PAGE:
Growing Strength of Populists
Marek Tatala // 1 October 2017
For the second time, the Swedish think tank Timbro has presented its “Authoritarian Populism Index”. The index “aims to shed light on whether populism poses a long-term threat to European liberal democracies” (it includes the EU countries as well as Iceland, Norway, Switzerland, Serbia, and Montenegro). The authors not only present the current state of affairs, but they also go back to historical data showing the rise of support for populist and authoritarian parties in the recent decades in Europe.
The creators of the index admit that although the populist parties vary, they all share most of the following characteristics:
1) self-image of being at war with corrupt and crony elites,
2) lack of respect for the rule of law,
3) demanding an increased role of direct democracy,
4) the pursuit to increase the role of the state in individuals’ lives and in economy by, for example, additional powers for the police and military or by nationalization of private banks and corporations,
5) strongly criticizing actions of the European Union, openness to immigration, globalization, free trade, and NATO,
6) using revolutionary slogans and promises of a radical change.
There is no doubt that the ruling party in Poland – PiS (Law and Justice) – exhibits most of these qualities and hence it is no surprise that Timbro classifies it as a populist party.
As the authors of the index show, strongest support for populist parties occurred in the last elections in Hungary, Poland, and Greece, while the weakest in the small countries like Iceland, Montenegro, Luxembourg, and Malta. Recent elections in Europe show that the total support for right-wing and left-wing populists has grown to around 20%, and commands votes of over 55 million people in Europe. Support for populist ideas is two times higher than in the early 1980s.
The authors link the fastest growth of support for populists with the global economic crisis of the past few years, and with the response to the influx of refugees into Europe. In countries where recent important European elections have been held – the Netherlands and France – populists have not been able to win, but have strengthened their positions.
Populist parties are, however, in power (either alone or as members of a coalition) in nine European countries: Hungary, Poland, Greece, Bulgaria, Norway, Finland, Latvia, Slovakia, and Switzerland. Seven of them belong to the European Union; that poses a threat to the stability of the European community, due to – among others – the hostility of these parties to many of the EU values and principles.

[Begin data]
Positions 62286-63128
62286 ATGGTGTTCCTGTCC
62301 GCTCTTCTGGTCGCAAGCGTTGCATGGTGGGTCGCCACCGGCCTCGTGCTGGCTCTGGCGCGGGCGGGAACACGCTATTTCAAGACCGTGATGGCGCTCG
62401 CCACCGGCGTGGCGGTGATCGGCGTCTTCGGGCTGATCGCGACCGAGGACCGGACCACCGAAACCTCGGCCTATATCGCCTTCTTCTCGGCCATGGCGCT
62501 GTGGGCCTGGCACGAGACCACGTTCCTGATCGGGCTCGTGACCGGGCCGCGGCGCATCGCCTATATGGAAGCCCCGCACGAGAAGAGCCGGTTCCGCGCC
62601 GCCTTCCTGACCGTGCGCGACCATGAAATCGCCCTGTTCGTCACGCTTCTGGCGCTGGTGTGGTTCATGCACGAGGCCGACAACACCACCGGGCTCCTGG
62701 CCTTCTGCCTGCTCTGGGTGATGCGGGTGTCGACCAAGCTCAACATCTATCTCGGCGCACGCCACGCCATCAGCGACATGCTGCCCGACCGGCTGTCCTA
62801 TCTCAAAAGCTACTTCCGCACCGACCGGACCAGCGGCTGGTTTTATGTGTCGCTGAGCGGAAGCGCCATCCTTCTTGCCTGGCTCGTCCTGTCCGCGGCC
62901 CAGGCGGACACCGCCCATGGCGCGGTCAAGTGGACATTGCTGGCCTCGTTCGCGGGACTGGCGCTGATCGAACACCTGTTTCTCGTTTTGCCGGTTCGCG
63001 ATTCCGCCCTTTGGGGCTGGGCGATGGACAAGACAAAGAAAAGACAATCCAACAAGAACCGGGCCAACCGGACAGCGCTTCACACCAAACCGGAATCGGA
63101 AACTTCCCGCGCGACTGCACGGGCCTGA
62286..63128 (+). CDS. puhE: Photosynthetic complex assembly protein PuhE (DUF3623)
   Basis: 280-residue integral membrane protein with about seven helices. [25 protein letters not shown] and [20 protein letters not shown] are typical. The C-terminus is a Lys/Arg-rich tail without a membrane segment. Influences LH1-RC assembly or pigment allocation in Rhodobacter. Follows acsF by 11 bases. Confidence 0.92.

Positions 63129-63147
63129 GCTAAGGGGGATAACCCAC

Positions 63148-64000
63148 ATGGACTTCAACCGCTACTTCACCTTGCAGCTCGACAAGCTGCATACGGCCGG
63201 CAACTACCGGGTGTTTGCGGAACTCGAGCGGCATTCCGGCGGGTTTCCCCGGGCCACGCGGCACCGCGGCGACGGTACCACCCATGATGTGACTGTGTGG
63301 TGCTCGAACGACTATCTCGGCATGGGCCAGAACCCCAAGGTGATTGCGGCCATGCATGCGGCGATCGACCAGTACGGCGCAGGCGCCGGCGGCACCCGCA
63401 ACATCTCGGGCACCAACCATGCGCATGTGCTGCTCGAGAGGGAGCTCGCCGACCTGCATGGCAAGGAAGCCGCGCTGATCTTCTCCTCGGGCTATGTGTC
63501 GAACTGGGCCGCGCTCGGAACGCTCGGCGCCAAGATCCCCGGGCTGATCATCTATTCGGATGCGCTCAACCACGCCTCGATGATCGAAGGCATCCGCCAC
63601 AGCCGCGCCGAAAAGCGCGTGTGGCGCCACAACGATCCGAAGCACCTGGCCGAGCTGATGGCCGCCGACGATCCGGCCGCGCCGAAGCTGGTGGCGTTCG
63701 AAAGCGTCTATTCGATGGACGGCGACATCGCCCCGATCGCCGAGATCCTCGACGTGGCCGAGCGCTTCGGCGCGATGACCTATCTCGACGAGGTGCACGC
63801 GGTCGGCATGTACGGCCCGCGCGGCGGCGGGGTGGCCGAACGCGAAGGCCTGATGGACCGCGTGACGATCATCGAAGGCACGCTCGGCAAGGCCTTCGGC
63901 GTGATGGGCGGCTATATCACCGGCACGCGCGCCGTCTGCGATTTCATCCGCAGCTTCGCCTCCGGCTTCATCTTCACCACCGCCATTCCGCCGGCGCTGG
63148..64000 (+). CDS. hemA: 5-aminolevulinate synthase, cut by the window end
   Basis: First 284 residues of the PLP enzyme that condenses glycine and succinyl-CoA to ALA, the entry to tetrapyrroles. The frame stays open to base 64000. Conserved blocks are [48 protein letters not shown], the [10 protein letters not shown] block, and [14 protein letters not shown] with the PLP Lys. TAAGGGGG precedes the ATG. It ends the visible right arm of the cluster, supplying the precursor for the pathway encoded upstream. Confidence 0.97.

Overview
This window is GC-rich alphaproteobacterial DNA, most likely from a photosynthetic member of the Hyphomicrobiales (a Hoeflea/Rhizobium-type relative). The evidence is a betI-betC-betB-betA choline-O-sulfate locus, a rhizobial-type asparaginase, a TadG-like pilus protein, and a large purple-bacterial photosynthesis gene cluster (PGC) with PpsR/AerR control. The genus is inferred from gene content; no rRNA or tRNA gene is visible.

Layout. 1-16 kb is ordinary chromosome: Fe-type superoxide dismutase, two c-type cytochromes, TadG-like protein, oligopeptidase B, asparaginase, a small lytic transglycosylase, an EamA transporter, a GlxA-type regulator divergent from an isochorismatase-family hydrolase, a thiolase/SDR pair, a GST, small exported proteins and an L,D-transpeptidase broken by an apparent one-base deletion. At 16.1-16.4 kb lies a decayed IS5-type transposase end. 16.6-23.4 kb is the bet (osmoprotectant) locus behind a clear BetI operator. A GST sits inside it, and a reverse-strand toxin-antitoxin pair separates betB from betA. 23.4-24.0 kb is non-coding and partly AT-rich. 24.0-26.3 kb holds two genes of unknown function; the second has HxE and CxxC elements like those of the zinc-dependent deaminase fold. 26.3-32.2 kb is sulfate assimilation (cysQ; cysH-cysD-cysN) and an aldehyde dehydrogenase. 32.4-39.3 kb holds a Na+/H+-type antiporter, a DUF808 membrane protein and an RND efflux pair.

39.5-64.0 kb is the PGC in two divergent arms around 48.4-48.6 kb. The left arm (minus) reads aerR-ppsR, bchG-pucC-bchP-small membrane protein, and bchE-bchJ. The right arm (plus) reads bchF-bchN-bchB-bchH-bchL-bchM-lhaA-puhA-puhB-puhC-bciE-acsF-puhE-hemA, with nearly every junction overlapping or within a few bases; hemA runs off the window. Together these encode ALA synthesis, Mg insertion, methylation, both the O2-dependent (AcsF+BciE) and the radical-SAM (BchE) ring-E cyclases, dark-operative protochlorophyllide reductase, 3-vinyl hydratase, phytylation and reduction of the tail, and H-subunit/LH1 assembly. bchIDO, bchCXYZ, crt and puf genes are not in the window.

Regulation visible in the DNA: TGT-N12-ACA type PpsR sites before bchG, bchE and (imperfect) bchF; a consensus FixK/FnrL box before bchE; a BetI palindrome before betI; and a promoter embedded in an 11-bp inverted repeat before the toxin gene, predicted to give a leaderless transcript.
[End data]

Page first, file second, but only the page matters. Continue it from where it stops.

Support for parties of the nationalist-authoritarian right has been on the rise for years. After the last election, as the authors point out, the greatest was support for the populist right in Hungary, Poland, Switzerland, Austria, and Denmark. It has only been a few years since the radical left has seen a similar upward trend. The radical left has reached the strongest electoral support in Greece, where it took power, and it is also popular in Italy, Spain, and Cyprus.
However, the results presented by Timbro should not lead to the feeling of hopelessness. It is true that the populist parties in Europe have a lot in common, but that does not mean that the roots of their support are exactly the same in different countries. The reasons vary and require a good local diagnosis by the anti-populist side of civil society, NGOs, and political parties who want to effectively deal with populism without trying to outbid populists.
As I wrote in the XXV Issue of the Liberté! magazine, bad transitions should not paralyze, only mobilize. The populist governments of rightist and leftist parties (sometimes combining right-wing ideologies with left-wing economic programs) ruling in many countries in the world should stimulate efforts to reduce the influence of the governments and politicians on our lives. The antidote for economic and non-economic populism is not a still bigger populism with a different label, but strengthening of individual freedom and foundations of open market economy.
Stronger rightist and leftist populism calls for greater mobilization and organizational efficiency. Those who do not want the political and economic systems in Poland and other countries to fall victim to politicians who compete to distribute even more taxpayers’ money or who destroy the rule of law in the name of “will of the people” should act now.
This post originally appeared on 4Liberty’s website.
EPICENTER publications and contributions from our member think tanks are designed to promote the discussion of economic issues and the role of markets in solving economic and social problems. As with all EPICENTER publications, the views expressed here are those of the author and not EPICENTER or its member think tanks (which have no corporate view).
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